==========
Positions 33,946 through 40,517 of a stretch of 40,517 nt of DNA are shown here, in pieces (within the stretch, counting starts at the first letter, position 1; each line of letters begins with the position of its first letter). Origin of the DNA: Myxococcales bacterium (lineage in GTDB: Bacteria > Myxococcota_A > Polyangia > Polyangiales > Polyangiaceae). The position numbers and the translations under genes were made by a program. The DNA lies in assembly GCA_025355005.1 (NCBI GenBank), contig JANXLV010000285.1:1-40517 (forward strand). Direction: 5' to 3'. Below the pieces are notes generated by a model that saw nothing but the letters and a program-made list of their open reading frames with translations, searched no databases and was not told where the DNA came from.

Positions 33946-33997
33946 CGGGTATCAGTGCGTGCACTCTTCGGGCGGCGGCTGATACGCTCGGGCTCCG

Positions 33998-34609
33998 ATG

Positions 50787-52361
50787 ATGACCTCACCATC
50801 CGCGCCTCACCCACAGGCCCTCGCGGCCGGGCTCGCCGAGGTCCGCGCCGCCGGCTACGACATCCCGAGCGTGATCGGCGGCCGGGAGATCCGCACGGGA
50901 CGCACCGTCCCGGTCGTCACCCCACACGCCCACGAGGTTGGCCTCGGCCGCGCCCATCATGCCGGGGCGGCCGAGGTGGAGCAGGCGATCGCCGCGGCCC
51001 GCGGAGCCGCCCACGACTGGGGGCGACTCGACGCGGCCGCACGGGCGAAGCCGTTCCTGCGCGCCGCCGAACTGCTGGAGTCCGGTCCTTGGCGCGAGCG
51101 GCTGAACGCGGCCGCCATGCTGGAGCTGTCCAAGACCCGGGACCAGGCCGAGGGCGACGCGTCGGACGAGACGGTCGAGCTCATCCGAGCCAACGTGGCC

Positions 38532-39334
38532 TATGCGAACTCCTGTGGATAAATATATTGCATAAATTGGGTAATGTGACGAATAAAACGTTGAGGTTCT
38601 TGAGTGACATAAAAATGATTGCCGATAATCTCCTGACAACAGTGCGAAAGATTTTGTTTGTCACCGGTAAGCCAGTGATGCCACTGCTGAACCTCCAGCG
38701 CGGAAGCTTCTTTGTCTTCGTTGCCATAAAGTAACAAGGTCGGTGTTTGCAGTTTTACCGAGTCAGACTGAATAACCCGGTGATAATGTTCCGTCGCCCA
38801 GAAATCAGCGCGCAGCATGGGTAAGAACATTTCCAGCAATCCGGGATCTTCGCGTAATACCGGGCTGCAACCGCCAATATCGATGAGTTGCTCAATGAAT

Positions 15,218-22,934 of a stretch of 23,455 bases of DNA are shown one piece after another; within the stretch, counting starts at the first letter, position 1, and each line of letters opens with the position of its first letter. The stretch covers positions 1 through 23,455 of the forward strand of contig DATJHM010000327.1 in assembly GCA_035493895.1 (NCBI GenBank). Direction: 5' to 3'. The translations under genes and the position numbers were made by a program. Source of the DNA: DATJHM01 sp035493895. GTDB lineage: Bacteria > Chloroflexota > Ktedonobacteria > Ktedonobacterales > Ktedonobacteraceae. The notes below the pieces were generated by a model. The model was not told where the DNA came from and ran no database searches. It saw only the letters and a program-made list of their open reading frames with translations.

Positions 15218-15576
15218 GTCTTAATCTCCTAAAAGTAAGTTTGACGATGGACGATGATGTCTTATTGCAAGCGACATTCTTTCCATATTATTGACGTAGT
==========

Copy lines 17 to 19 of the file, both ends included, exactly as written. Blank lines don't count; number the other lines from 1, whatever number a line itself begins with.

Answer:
Positions 15,218-22,934 of a stretch of 23,455 bases of DNA are shown one piece after another; within the stretch, counting starts at the first letter, position 1, and each line of letters opens with the position of its first letter. The stretch covers positions 1 through 23,455 of the forward strand of contig DATJHM010000327.1 in assembly GCA_035493895.1 (NCBI GenBank). Direction: 5' to 3'. The translations under genes and the position numbers were made by a program. Source of the DNA: DATJHM01 sp035493895. GTDB lineage: Bacteria > Chloroflexota > Ktedonobacteria > Ktedonobacterales > Ktedonobacteraceae. The notes below the pieces were generated by a model. The model was not told where the DNA came from and ran no database searches. It saw only the letters and a program-made list of their open reading frames with translations.

Positions 15218-15576
15218 GTCTTAATCTCCTAAAAGTAAGTTTGACGATGGACGATGATGTCTTATTGCAAGCGACATTCTTTCCATATTATTGACGTAGT